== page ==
National Portrait Gallery, Smithsonian Institution

August 7, 2009 through
November 29, 2009

Words matter. The forthright words in an anonymous pamphlet called Common Sense, penned by a down-at-the-heels Englishman in January 1776, mattered a great deal. “We have it in our power to begin the world over again,” proclaimed Thomas Paine (1737–1809) in firing up Americans to get on with a declaration of independence. In December of that year, as George Washington’s disheartened army retreated across New Jersey, Paine began his series of Crisis essays with the words, “These are the times that try Men’s souls.” He went on to exhort, “Let it be told, to the future world that in the depth of winter, when nothing but hope and virtue could survive, that the city and the country, alarmed at one common danger, came forth to meet it and to repulse it.”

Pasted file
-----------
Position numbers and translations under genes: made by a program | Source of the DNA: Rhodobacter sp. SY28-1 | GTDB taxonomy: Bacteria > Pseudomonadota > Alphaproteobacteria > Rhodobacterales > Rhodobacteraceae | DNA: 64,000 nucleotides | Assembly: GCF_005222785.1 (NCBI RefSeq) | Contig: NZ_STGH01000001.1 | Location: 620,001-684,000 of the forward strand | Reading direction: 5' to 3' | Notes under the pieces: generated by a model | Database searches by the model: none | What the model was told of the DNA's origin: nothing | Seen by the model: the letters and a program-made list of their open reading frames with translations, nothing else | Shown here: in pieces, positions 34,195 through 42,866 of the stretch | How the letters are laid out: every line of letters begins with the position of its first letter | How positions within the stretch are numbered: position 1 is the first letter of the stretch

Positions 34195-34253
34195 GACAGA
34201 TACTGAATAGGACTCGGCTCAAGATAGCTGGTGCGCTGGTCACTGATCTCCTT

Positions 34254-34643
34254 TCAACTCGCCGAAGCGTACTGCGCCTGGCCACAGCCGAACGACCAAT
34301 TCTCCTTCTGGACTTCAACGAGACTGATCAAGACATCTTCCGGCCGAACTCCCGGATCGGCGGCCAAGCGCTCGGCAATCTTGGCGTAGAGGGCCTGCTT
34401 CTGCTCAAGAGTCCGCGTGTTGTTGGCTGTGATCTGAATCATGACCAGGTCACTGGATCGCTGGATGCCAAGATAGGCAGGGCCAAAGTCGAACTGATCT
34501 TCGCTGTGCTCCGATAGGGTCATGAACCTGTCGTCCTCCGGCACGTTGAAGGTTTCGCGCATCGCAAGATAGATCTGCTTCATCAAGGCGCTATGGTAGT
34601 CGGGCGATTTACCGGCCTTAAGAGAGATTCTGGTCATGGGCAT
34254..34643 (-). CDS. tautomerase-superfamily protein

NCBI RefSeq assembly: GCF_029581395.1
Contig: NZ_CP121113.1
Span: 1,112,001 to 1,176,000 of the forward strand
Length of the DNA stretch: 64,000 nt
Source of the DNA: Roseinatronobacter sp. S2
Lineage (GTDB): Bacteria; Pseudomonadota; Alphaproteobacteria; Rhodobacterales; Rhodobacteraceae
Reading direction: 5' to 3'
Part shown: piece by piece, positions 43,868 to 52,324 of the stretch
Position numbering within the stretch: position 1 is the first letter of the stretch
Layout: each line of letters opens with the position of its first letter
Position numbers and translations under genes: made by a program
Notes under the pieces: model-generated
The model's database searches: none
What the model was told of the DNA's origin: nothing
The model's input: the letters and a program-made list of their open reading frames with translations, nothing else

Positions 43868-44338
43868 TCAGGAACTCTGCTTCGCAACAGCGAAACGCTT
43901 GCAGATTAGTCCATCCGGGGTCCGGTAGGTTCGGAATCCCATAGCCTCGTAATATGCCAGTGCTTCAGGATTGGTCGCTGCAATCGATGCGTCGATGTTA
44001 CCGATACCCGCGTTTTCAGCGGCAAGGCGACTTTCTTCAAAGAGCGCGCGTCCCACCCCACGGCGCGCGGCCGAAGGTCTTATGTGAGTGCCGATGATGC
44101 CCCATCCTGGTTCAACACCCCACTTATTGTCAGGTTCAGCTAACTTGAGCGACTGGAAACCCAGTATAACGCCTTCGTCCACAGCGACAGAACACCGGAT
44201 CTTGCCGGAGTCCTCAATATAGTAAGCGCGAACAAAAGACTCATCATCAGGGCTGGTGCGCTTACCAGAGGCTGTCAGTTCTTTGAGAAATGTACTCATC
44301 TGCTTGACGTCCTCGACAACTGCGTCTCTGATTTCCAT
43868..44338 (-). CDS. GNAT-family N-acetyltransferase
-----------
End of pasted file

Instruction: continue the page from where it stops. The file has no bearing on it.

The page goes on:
Ahead were turbulent times in England and France, where Paine hammered away at hereditary monarchy and preached that liberty and equality were the rights of man. Paine returned to America in 1802 only to find that The Age of Reason—his assault on traditional religion—had made him a pariah among his former friends and most of the public. He died in poverty and disrepute two hundred years ago, on June 8, 1809, but his words have never been forgotten, evoked, among many others, by Ronald Reagan as he accepted the Republican presidential nomination in 1980 and by Barack Obama in his 2009 inaugural address.


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